As mwomath stated, use $g(m)=\frac{1}{m^2}$. Both $f_n$ for all $n\geq 1$ and $g$ are measurable, because $\mathcal{A} = \mathcal{P}(\mathbb{N})$ (for any Borel-measurable subset $B$ we trivially have that $g^{-1}(B)\in \mathcal{P}(\mathbb{N})$ and $f_n^{-1}(B)\in \mathcal{P}(\mathbb{N})$).

Now we have $\int\limits_{m\in\mathbb{N}} g\ d\mu=\sum\limits_{m=1}^\infty\dfrac{1}{m^2}=\frac{\pi^2}{6}<\infty$, so $g$ is integrable and obviously $|f_n|=\frac{1}{m^2+n^2}\leq \frac{1}{m^2}=g$ for all $n\geq 1$.

Indeed $\lim\limits_{n\to\infty}f_n = 0$ pointwise, so by the DCT you get $$\lim\limits_{n\to\infty}\sum\limits_{m=1}^\infty\dfrac{1}{m^2 + n^2} = \lim\limits_{n\to\infty}\int\limits_{m\in\mathbb{N}} f_n d\mu=\int\limits_{m\in\mathbb{N}} \lim\limits_{n\to\infty}f_n d\mu=\int\limits_{m\in\mathbb{N}} 0 d\mu=0$$


Dominating Function $$ \frac1{m^2+n^2}\le\frac1{m^2} $$ and $$ \begin{align} \sum_{m=1}^\infty\frac1{m^2} &\le1+\sum_{m=2}^\infty\frac1{m(m-1)}\\ &=2 \end{align} $$

Using Riemann Sums $$ \begin{align} \lim_{n\to\infty}\sum_{m=1}^\infty\frac1{m^2+n^2} &=\lim_{n\to\infty}\frac1n\lim_{n\to\infty}\frac1n\sum_{m=1}^\infty\frac1{\frac{m^2}{n^2}+1}\\ &=\lim_{n\to\infty}\frac1n\int_0^\infty\frac1{1+x^2}\,\mathrm{d}x\\[6pt] &=\lim_{n\to\infty}\frac\pi{2n}\\[9pt] &=0 \end{align} $$

Exact Sum and Asymptotic Approximation $$ \begin{align} \sum_{m=1}^\infty\frac1{m^2+n^2} &=-\frac1{2in}\sum_{m=1}^\infty\left(\frac1{m+in}+\frac1{-m+in}\right)\tag1\\ &=-\frac1{2n^2}-\frac1{2in}\sum_{m\in\mathbb{Z}}\frac1{m+in}\tag2\\ &=-\frac1{2n^2}-\frac1{2in}\pi\cot(\pi in)\tag3\\ &=-\frac1{2n^2}+\frac1{2n}\pi\coth(\pi n)\tag4\\ &=\frac\pi{2n}-\frac1{2n^2}+O\!\left(\frac1{ne^{2n}}\right)\tag5 \end{align} $$ Explanation:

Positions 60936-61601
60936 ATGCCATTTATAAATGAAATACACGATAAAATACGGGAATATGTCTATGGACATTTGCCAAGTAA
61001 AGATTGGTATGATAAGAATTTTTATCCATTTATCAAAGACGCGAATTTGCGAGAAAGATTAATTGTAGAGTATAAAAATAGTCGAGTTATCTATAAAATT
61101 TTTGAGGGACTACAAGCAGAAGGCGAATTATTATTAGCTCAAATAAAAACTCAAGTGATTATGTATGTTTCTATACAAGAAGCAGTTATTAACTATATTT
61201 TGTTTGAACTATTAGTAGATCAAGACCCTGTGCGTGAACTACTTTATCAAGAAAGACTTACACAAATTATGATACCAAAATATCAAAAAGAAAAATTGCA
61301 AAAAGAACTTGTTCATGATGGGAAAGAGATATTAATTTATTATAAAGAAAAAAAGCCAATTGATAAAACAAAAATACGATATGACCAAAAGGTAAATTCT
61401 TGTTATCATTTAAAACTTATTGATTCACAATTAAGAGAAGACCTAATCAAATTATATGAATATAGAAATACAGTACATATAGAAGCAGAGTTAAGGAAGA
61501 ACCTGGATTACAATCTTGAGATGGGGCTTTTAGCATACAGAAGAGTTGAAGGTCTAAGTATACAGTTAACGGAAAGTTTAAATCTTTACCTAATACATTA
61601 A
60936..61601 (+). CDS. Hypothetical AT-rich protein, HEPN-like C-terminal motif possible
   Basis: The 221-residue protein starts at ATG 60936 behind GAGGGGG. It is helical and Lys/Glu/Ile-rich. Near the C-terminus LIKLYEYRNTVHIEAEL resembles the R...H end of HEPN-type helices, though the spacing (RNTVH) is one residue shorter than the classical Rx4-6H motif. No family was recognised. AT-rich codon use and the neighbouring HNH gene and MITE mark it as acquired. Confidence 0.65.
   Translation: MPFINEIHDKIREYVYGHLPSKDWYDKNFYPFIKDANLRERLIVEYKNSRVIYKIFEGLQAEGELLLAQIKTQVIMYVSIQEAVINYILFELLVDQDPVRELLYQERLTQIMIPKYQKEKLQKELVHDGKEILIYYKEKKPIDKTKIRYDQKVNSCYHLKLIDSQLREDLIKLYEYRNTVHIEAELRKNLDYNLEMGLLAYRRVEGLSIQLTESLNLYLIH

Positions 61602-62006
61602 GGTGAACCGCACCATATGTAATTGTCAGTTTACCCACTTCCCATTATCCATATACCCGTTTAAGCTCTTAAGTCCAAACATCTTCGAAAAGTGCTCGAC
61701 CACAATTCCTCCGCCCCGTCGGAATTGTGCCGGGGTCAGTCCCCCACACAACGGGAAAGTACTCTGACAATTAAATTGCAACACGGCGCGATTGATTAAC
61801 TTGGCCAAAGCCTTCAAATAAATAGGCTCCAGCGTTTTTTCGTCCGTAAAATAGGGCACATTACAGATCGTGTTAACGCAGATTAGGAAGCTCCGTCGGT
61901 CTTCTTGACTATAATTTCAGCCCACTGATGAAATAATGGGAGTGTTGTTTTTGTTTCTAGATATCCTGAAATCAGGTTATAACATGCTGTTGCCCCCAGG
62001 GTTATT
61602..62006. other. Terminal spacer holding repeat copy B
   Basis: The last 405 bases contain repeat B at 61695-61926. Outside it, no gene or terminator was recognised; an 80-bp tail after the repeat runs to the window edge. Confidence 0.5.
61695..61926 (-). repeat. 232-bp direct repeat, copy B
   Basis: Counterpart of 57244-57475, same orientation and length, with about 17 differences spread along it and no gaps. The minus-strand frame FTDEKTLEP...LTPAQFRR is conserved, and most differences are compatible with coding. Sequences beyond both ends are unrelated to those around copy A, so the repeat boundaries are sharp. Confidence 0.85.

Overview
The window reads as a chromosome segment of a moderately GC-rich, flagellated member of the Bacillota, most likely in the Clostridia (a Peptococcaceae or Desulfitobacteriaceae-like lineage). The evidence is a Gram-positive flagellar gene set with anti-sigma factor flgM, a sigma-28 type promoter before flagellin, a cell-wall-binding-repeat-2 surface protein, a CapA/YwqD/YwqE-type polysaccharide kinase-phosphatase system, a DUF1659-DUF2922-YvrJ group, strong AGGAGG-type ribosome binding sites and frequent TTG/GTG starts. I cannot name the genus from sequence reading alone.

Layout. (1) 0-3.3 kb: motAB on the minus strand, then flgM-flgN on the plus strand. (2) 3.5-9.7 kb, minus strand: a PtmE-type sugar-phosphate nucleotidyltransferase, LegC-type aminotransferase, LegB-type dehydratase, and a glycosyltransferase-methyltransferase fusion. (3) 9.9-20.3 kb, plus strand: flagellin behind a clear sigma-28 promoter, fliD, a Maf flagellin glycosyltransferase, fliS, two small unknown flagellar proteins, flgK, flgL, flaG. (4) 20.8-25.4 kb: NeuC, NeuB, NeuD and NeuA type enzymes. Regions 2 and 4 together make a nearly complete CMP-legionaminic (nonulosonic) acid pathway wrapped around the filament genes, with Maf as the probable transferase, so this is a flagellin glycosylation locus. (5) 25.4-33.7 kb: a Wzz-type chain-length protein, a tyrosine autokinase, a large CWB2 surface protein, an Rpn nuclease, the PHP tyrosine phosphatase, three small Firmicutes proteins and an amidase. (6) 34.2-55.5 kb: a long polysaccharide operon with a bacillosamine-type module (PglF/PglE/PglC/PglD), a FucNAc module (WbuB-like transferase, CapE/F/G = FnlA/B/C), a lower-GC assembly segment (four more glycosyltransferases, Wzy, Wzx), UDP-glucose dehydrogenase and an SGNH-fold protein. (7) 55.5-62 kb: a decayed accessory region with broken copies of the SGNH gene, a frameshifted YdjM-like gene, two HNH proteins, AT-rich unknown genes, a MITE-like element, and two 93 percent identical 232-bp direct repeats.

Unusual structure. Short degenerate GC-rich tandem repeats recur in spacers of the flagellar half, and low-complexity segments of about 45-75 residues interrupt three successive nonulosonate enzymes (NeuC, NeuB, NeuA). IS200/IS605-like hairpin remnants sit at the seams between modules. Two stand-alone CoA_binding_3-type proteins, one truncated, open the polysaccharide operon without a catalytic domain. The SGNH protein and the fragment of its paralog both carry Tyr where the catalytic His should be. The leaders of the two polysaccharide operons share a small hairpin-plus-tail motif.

$(1)$: partial fractions
$(2)$: rewrite the sum as a principal value sum
$(3)$: equation $(7)$ from this answer
$(4)$: $\cot(iz)=-i\coth(z)$ [Exact Sum]
$(5)$: $\coth(x)=1+O\!\left(e^{-2x}\right)$ as $x\to\infty$ [Asymptotic Approximation]

  • $\begingroup$ @user296113: it is the product of two limits. One is the Riemann Sum approximation of $\int_0^\infty\frac{\mathrm{d}x}{1+x^2}=\frac\pi2$ and the other is $\lim\limits_{n\to\infty}\frac1n=0$. How is that not rigorous? $\endgroup$ – robjohn Dec 23 '17 at 4:53
  • $\begingroup$ Sorry, I see now it's ok and infact all this work deserve at least +1. $\endgroup$ – user296113 Dec 23 '17 at 8:37

Because $(m+n)^2 \le 2(m^2 + n^2),$

$$\sum_{m=1}^{\infty}\frac{1}{2(m^2+n^2)} \le \sum_{m=1}^{\infty}\frac{1}{(m+n)^2} = \sum_{m=n+1}^{\infty}\frac{1}{m^2}.$$

Since $\sum_m 1/m^2<\infty,$ the last sum $\to 0$ as $n\to \infty,$ proving the limit in question is $0.$


You can use the following identity $$ \frac{1}{m^2+n^2}=\int_{0}^{+\infty}\frac{\sin(m x)}{m}e^{-nx}\,dx $$ (which is a simple consequence of integration by parts) and recall that $$ \sum_{m\geq 1}\frac{\sin(m x)}{m} $$ is the Fourier series of a sawtooth wave, in particular a bounded function $w(x)$ (each partial sum is uniformly bounded between $-\text{Si}(\pi)$ and $\text{Si}(\pi)$). By the DCT it follows that $$ \lim_{n\to+\infty}\sum_{m\geq 1}\frac{1}{m^2+n^2}=\lim_{n\to +\infty}\underbrace{\int_{0}^{+\infty}w(x) e^{-nx}\,dx}_{O\left(\frac{1}{n}\right)}=0.$$